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Targeting Trophy Flathead Catfish with Scott Manning
The transition from summer to fall carries with it some excellent opportunities to put a trophy flathead catfish in your boat. Catfishing this time of year finds the fish starting to move out of deep water in search of warmth. Really big flathead catfish will put the feed bag on, as they bulk up for colder water.
What we cover in this In The Spread fishing video is the period following the first cold front of the year and how to selectively target flathead catfish that are considered donkeys. Water temperature at the surface has fallen a few degrees and the air temperature is noticeably more comfortable. The water on the bottom will also start to change. This cooling transition is what triggers big flatheads to start chubbing up for winter. Everything in the ecosystem is in flux. This initial bump in feeding behavior is a great time to giant catfish.
If you are not familiar with Capt. Scott Manning, his reputation is that of a big fish wrangler. Scott is one of the best and someone I refer to as the “mechanic”. The guy does work and makes it look easy. He widely is recognized throughout the catfishing world as a fisherman that boats trophy catfish year round. Blue catfish and flathead catfish are what he focuses on, with flatheads being his favorite.
If you want to know how to fish for catfish in the trophy fish category, Scott provides an outstanding source of knowledge to draw from. His program is super simple and something you can easily incorporate into your own fishing system. What Scott Manning is going to do for you in this catfishing video is share his entire approach to fishing the fall transition for giant catfish. Where are they, what are they doing, how to locate good structure, how do you trigger bites, how long do you stay on a spot, when should you move, how important are your electronics are all questions Scott addresses.
Flathead catfish are deep water fish that love structure. They love to ambush the bait that holds to structure. If you have a few waypoints that indicate nice relief, you are ahead of the crowd. If you are not so lucky, you will need to spend the time learning from other or do the recon yourself. Analyzing maps can give you a good head start. Watch your bottom machine as you drift channels, feeder points and confluences areas. When you find dips, bowls, rock piles, ledges, boulder fields or old timber, mark these spots. It is a good bet that you will find flathead catfish holding to those areas of relief. You can actually see fish on your machine. The use of your electronics is something you really need to understand. Scott will show you what to look for.
Once you have spots you want to fish, it's time to get your boat in the right position. How should you setup on your spot to put your baits in the zone? Scott will explain for you how he likes to position his boat, relative to the structure. Being is the right spot is critical. If you are off by just a few feet, you are out of the game. Since fishing for flathead catfish is mostly a deep water endeavor, you really do not want to drop and anchor. Spot lock is the way to proceed. Nothing would ruin your day more than to see your rod double over only to have the fish get wrapped up in your anchor line. Use your trolling motor to hold you in place.
Before you start dropping catfish bait, be sure you have the right equipment for the task at hand. Scott has a definite preferences for bait and tackle. See what rods and reels he likes. What is the best size bait to use for big fish and how much do you need? Find out. You will learn about two different catfish rigs and each has their place. The way you hook your catfish bait is huge. Get it wrong and you will not hook up. Having your bait at the right depth is key, as well. You want to be near the bottom, but not on the bottom. Scott will share with you why this is important, when targeting giant catfish.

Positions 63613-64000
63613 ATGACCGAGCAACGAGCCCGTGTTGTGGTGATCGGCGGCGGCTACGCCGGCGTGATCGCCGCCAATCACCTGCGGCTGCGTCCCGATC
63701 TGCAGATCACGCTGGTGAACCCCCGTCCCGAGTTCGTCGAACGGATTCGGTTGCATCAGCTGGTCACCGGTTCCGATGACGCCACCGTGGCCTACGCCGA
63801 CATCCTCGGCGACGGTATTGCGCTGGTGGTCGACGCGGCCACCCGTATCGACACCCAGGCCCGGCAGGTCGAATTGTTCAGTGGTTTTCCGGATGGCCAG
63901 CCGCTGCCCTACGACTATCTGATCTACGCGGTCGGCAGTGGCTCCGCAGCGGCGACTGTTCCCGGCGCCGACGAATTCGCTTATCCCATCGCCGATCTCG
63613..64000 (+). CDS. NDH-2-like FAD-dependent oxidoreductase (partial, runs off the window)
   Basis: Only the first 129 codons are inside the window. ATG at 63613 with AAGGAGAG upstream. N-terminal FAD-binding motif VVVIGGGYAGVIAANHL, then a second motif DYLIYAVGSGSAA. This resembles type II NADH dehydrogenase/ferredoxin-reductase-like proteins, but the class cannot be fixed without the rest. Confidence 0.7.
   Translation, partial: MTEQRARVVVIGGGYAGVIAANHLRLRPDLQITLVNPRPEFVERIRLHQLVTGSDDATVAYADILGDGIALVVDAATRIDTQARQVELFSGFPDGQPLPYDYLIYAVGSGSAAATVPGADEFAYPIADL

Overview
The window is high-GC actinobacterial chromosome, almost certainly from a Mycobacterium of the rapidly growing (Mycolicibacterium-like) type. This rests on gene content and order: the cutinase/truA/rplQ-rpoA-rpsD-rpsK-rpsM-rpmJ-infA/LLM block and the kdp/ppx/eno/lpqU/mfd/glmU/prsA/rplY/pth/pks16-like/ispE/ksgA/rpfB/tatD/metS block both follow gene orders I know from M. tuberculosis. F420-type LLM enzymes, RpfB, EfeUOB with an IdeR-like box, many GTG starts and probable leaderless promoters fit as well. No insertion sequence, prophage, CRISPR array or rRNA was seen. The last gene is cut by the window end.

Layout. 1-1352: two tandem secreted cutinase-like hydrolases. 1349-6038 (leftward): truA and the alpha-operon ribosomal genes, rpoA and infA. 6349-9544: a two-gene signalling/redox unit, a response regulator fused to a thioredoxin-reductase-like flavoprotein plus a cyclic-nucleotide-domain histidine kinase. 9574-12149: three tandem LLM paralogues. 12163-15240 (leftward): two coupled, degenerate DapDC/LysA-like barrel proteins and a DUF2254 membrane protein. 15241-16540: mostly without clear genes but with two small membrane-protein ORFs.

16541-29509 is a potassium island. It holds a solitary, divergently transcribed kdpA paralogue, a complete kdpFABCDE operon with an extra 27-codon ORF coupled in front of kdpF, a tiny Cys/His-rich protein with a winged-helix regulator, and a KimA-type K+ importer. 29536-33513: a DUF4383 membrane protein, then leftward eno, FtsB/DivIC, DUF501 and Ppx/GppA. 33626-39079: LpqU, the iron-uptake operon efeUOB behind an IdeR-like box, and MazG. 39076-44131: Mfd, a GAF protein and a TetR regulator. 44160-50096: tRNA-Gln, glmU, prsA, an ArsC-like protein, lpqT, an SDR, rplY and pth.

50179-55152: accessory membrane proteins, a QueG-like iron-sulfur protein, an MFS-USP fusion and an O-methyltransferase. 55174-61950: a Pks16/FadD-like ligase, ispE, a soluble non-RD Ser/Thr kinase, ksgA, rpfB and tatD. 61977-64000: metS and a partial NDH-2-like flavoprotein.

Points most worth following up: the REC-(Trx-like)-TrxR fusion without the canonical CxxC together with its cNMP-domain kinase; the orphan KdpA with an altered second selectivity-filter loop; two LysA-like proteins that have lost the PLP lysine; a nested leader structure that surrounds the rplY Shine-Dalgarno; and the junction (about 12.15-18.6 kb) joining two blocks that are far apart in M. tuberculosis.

Ok, you have identified good locations, you have the requisite tackle, your catfish baits are quality and you are ready to drop. Hold on. Have you taken the time to see what is going on under the water. Is there activity? Are you seeing an active food chain? If there is no activity, you best move to the next spot. Using your electronics to paramount. Do not waste your time.
Captain Scott Manning maintains the two biggest mistakes anglers make is not using their electronics and not being patient. I have fished with Scott several times and what he is telling you is so true. I have seen it time and again. Are you seeing fish on your down imaging? This is key. Scott will show you on his machine what he is looking for, so you will know what to focus in on when using your own device. With good action comes the more difficult part. Waiting. Ugh. How long? You really have to have the right mindset for trophy fishing. If you want to catch giant catfish, it takes time. You may have to sit on a good spot all day to get that one bite. That's right. I once sat on a spot for 8 hours with Scott, because everything looked great. Just when we were ready to pack it in, the damn rod nearly broke before I could get it out of the rod holder. So, settle in. If it is that one bite from a beast that you are after, pay close attention to what Scott is sharing.
This fishing video takes you through the entire process of how to catch catfish that are well in excess of 40 pounds. This transition period and few weeks after the first cold front are excellent for huge flathead catfish. They are biologically wired to increase their feeding this time of year. Use what we provide in here to get out there and bag a monster. When you learn from one of the best, you get the best knowledge. The smarter you are in your fishing, the more success you will experience.
Fish with Scott: http://tennesseestriperfishinguide.com/
Total time: 1:06:09